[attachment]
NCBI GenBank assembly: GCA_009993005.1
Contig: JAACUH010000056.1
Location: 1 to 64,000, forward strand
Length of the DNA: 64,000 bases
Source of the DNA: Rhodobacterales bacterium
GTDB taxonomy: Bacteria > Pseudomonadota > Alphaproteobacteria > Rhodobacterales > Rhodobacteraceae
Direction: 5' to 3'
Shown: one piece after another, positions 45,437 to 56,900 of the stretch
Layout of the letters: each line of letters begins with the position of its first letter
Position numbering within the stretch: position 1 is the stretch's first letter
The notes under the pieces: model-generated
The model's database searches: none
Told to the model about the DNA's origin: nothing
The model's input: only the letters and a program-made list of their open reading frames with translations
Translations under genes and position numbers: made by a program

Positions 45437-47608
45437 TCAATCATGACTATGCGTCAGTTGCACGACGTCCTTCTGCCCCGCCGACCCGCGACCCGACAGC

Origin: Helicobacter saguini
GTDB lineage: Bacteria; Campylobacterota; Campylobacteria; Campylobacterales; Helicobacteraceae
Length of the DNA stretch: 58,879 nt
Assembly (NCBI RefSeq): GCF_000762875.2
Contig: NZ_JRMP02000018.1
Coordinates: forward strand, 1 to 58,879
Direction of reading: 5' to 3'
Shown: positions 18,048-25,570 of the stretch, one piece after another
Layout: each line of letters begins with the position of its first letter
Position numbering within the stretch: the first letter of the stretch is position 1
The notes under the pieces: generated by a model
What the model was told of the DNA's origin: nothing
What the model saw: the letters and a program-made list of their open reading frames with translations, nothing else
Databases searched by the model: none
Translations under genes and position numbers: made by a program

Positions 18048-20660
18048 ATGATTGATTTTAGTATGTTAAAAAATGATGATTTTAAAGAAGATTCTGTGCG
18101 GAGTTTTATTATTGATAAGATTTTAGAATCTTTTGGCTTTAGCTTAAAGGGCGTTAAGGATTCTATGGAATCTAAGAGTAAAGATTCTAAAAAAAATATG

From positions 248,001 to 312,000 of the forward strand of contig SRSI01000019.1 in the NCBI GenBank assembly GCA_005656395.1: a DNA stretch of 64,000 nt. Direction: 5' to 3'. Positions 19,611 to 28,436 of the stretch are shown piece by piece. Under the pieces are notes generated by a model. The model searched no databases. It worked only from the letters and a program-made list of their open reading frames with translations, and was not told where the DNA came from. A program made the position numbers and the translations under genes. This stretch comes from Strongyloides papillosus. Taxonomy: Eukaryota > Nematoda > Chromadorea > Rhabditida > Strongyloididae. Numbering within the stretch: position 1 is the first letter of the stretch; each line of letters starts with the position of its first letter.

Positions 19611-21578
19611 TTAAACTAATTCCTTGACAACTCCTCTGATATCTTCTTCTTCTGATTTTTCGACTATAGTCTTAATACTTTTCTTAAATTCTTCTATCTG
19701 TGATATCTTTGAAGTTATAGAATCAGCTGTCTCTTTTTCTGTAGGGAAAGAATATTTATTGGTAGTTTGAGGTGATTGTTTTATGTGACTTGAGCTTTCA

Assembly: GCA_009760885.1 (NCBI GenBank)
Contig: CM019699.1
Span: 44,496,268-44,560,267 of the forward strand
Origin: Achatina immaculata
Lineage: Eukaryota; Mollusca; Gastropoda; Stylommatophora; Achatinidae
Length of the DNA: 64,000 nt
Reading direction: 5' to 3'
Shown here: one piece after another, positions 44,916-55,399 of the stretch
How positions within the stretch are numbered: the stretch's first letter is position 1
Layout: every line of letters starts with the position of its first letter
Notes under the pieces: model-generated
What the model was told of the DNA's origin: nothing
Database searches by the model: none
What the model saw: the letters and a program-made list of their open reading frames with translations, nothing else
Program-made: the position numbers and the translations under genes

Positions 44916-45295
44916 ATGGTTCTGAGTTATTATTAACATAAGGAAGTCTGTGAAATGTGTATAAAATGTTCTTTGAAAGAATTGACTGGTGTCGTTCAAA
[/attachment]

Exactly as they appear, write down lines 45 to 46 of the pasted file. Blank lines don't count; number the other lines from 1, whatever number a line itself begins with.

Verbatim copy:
Length of the DNA: 64,000 nt
Reading direction: 5' to 3'